Posted: Thu 16th Jun 2022
Most website owners will understand the importance of ranking well organically on Google for traffic and customer generation. But what about if your target audience doesn’t just live in one country?
International SEO is a specialised digital marketing strategy that aims to ensure that your customers, wherever they are in the world, can find your website.
But where do you begin, and what are some key considerations?
Different country, same language
If your international audiences speak the same language as your core, ‘home’ market, then things are a little simpler - mainly as you don’t have to worry about translations! But there are still a couple of core considerations to think about.
First, is your domain the right domain to target international territories? If you have a localised domain, such as a .co.uk, you’re signifying to search engines that’s where you’re most focused on ranking.
If you have a .co.uk and want to rank both here and also in the US, you will find it more of a struggle. The best solution is to opt for a .com domain address which will more easily enable you to rank in different countries with the same website.
Lastly, think about your backlink portfolio. If 99% of your backlinks are from UK-based websites, you should rank well in the UK, but will struggle with international rankings.
Embarking on a link building campaign from country-relevant domains would be beneficial if this is the case.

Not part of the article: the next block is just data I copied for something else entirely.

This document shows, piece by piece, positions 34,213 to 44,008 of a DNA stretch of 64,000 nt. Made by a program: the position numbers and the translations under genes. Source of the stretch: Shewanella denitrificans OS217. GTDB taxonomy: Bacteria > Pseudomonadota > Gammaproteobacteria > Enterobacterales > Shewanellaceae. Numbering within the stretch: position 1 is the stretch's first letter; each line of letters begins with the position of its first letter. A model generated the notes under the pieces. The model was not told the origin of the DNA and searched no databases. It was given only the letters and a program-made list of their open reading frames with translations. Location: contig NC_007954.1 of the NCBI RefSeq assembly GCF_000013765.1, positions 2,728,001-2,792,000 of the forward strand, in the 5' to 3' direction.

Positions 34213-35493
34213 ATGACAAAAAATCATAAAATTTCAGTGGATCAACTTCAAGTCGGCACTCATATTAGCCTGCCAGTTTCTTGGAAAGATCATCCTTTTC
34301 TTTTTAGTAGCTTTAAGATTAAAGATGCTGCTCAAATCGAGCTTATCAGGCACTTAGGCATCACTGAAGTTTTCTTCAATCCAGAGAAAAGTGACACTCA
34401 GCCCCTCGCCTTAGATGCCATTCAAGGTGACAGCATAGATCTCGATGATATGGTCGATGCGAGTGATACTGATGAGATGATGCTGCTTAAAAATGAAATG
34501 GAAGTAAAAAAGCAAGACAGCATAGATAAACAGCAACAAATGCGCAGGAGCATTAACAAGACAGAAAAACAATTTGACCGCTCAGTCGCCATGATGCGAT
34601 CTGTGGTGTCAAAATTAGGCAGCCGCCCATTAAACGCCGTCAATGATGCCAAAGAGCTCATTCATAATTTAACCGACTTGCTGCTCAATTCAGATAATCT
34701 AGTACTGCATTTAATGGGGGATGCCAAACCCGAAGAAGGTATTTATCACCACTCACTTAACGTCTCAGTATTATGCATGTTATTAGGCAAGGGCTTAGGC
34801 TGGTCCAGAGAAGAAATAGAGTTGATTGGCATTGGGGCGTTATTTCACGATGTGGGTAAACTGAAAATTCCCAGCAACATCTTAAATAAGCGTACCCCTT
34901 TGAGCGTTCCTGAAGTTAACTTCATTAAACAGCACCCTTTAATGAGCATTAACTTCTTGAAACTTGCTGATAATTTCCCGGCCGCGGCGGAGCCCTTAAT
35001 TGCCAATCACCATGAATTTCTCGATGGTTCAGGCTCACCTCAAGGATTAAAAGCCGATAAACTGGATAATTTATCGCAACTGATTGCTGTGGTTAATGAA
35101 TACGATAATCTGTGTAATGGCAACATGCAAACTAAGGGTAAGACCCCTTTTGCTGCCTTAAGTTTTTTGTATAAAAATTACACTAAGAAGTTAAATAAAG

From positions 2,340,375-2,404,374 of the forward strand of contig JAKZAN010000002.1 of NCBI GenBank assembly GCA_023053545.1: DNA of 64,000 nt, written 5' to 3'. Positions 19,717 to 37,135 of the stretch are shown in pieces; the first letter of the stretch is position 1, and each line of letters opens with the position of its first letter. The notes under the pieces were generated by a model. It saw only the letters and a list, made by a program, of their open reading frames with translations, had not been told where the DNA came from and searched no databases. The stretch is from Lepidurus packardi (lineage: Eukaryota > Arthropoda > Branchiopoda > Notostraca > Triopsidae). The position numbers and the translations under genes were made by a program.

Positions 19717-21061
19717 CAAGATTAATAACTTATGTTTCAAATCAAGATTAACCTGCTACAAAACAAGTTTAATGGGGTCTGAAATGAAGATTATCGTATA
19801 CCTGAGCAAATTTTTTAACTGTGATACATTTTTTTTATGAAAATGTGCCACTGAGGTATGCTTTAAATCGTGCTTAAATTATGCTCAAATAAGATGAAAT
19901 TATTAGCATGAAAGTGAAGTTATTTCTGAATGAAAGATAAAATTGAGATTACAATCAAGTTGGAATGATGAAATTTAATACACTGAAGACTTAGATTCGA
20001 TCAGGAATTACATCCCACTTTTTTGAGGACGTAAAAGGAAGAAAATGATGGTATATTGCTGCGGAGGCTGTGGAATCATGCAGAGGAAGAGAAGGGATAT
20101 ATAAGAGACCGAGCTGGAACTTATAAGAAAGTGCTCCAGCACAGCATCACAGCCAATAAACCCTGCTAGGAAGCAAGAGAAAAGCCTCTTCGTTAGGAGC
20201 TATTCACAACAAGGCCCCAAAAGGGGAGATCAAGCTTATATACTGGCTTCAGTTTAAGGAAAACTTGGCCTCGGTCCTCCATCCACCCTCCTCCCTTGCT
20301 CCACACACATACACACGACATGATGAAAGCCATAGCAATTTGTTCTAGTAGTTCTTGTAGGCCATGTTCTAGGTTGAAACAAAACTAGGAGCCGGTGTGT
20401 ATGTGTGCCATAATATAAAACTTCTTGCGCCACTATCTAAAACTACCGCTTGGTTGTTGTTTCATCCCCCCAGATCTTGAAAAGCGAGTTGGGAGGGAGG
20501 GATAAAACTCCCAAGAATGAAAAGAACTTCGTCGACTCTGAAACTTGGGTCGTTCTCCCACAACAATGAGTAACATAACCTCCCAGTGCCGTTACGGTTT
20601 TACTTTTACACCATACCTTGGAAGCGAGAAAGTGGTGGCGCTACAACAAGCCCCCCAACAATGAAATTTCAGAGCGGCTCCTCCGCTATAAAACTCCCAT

Different countries, a few languages
Slightly trickier is if you want to target numerous countries which predominantly speak in their own native tongue. That is, they’re using Google in a non-English language!
To rank well in these countries, you will need to offer up a translated version of your website, alongside those translations being indexable by search engines. This is key as it will ensure that your translated pages can actually show in search results.
One of the simpler options to tackle this is to launch different versions of your website. A great example of this is GORR translation company, who have a core .com website to cater for broader international markets, but also specific German, Czech and Slovenian websites to attract their three core markets.
This approach can take a little time to set up, but if you’re using WordPress there are plugins available that mean you can build your website once on one domain, and then re-share it to other domains with translated copy.
Different countries, multiple languages
Finally, and the biggest multilingual SEO challenge out there, is if you want to rank in numerous countries for multiple languages…all from the same website.
What we need to remember here is that we need all the translated pages to be standalone URLs in their own right, thus ensuring they can be indexed by search engines. A great example of how to do this is Go Exporting, who use a WordPress plugin called Gtranslate.
This plugin automatically translates all your web pages and then publishes translated versions onto a fresh URL that can be indexed.
This approach means you can technically show your one website in as many languages as you like, with a little flag selector drop-down for users to select the language they’d like to view your website in.
For both of the previous two approaches though, you still need to consider your backlink profile. Offering all language variations or localised websites possible won’t mean you’ll automatically start to rank in the target countries you care about.
You still need to ensure that you have some links from .de websites for your German pages/website, or .sl sites for your Slovenian pages too!
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